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Another Digital Manufacturing Domino Falls

by Rick Franzosa  |  February 28, 2019  |  4 Comments

Today’s announcement “ABB and Dassault Systèmes enter global software partnership for digital industries” is the latest domino to fall in the enterprise digital manufacturing world, roughly 9 months after Rockwell Automation’s investment in PTC.  There is a lot to unpack here, but on the surface we are now looking at three enterprise level vendor solutions encompassing the digital thread from ideation through production (and possibly lifecycle support), with Dassault Systèmes/ABB, Rockwell Automation/PTC and Siemens Industrial Automation/PLM.   Assuming these mega-partnerships actually work out, this represents an interesting new set of choices, especially for continuous process manufacturing industries, which represent the majority of manufacturing operations (as measured by MES/MOM software and services revenue).

This news also raises a number of questions for  process manufacturing digital manufacturing offerings, as well as specific questions for Dassault Systèmes and  ABB.

  • All three vendors must admit that their offerings in process PLM pale in comparison the their decades of offerings and expertise in discrete manufacturing PLM.  What is the plan for new, robust offerings in process PLM,
  • Where will the subject matter expertise come from for new offerings in new markets?  Success in discrete manufacturing does not automatically translate into success in process manufacturing, and there’s plenty of evidence to that effect.
  • Specifically with Dassault/ABB, does this mean the end of Dassault DELMIA Apriso MES in continuous process manufacturing, as ABB has been there and done that for a very long time?
  • Does the Dassault/ABB team have there sights set on process manufacturing in general or is this strictly for mining applications as stated in the release?
  • Does this represent a new dawn in the end-to-end PLM/manufacturing space, or the next to last gasp of monolithic enterprise systems in the face of the coming disruption from open-source alternatives built on IIoT platforms?

Here is my take on the winners and losers:

Winners:

  • Enterprise manufacturers in the process manufacturing space, who now have multiple alternatives for end-to-end engineering and manufacturing solutions for digital manufacturing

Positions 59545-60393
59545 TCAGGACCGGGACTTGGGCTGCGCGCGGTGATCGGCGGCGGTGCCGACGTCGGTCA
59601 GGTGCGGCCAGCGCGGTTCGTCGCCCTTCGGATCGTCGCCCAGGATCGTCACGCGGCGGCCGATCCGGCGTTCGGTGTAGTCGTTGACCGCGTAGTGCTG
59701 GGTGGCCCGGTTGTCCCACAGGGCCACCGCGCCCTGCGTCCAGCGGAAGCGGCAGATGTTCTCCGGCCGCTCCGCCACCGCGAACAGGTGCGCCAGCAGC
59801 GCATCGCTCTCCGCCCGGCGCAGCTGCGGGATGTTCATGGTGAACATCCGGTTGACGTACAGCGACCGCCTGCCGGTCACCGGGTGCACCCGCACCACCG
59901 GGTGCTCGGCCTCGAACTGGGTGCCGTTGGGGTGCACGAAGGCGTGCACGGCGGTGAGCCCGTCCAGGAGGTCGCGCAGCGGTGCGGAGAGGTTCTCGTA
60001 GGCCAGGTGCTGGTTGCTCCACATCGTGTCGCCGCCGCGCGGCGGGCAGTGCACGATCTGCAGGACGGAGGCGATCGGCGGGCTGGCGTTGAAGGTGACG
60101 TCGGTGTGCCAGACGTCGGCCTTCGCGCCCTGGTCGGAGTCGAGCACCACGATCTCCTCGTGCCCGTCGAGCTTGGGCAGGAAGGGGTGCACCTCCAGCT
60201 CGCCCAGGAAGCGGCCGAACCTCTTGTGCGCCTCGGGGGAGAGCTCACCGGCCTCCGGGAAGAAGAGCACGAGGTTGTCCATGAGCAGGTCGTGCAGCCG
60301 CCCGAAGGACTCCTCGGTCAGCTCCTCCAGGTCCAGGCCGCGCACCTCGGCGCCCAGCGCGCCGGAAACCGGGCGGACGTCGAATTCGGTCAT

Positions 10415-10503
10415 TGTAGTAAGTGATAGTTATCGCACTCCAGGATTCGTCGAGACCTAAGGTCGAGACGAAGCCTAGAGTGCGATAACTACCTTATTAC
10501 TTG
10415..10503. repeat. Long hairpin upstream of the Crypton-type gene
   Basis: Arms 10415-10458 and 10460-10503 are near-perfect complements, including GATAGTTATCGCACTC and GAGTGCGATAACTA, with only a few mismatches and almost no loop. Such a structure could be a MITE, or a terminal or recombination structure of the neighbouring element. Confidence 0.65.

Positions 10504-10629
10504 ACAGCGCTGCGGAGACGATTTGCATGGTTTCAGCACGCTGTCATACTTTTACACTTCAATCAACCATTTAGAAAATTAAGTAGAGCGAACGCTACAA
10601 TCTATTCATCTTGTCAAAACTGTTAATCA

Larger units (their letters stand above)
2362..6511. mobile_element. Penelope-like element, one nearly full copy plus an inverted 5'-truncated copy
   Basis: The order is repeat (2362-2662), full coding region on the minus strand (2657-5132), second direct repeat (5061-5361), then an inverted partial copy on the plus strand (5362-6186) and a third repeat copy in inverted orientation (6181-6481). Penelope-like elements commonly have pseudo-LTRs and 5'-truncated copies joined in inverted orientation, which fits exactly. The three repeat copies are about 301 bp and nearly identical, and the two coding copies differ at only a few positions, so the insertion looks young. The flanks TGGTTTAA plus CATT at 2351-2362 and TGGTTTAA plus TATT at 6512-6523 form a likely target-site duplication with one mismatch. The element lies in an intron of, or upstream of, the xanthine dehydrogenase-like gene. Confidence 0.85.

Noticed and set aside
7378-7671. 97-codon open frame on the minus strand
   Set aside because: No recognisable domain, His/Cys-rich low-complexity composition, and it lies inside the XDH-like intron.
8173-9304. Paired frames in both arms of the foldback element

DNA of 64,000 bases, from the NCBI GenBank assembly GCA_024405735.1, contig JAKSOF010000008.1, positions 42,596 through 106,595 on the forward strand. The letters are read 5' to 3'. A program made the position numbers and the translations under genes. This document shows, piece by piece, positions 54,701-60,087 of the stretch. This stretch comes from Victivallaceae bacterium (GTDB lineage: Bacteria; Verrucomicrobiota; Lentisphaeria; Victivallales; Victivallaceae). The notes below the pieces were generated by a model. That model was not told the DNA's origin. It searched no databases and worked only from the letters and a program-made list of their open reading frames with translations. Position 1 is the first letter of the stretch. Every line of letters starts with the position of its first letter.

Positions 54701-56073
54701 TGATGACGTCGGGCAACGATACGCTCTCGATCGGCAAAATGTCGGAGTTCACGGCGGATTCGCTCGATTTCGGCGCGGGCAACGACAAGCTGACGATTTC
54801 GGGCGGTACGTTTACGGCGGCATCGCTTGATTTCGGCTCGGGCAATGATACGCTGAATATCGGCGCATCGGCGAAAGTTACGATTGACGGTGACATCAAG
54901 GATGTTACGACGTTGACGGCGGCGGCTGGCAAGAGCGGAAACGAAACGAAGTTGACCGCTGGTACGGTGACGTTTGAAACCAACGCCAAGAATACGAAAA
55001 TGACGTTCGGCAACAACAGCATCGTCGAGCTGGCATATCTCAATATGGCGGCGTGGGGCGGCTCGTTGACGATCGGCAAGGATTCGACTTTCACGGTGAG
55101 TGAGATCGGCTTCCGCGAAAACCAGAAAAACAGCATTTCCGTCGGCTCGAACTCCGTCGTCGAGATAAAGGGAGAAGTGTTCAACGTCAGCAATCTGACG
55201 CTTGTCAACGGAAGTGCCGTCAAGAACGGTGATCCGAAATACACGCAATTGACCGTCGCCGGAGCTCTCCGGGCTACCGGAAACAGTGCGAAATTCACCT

• The vendors mentioned above, who get both larger and more diverse.
  • The implementation provider/systems integrator ecosystem tasked with delivery of these solutions.

Losers:

  • Enterprise ERP vendors that will see their role diminished as the three above continue to add both industrial domains and additional technologies to their portfolios
  • Industry specific niche vendors in MES, APM, engineering & construction, who will struggle to compete.
  • The wallets of enterprise manufacturers.  If history is any indicator, these end-to-end solutions will be priced at the Lamborghini level.

Bottom line, this is very interesting and exciting news.  Partnerships and consolidations in this space are a recognition that enterprise vendors recognize the need for and the value of digital manufacturing.

So, who/what is the next domino?

 

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Category: business-value  digital-manufacturing  erp  iiot  industrial-internet-of-things  mes  mom  plm  

Tags: digital-manufacturing  manufacturing-process-management  mes  model-based-manufacturing  plm  smart-manufacturing  

Rick Franzosa
Research Director
4 years at Gartner
32 years IT Industry

Rick works with vice presidents and directors of manufacturing, business process experts and leaders of Operational Excellence and Continuous Improvement, and enterprise architecture and IT roles supporting manufacturing operations. He also works with providers of technologies and services for manufacturing operations. Read Full Bio


Thoughts on Another Digital Manufacturing Domino Falls


  1. Rick Bullotta says:

    Aveva/Wonderware is a really, really interesting wildcard in this equation. Unlike ABB, GE, Rockwell, etc.. – they don’t sell any control hardware. If I was a customer, I’d be biased towards a vendor that could integrate all of my “stuff” and cover a broad swath of my processes (continuous, discrete, batch, hybrid, etc)

    • Swarandeep Singh says:

      Integrating software is very different from integrating hardware. ABB has struggled in the past with such acquisitions (remember Skyva !) and partnerships (more recently Ventyx). The market just creates a big hype around the announcement, including Gartner, and no one really follows what happens next.

      • Rick Franzosa says:

        I agree with most of your comment, but as far as Gartner following up what happens next? I wouldn’t worry about it, it’s my job

  2. Nikhil Joshi says:

    Rick, Aveva / wonders are is already part of Schneider Electric. My understanding is that the way Dassauly has Quintiq, you will see Siemens, Rockwell And others looking to acquire supply chain planning companies. This is really the missing link today in digital manufacturing of manufacturing has to embrace predictive analytics.



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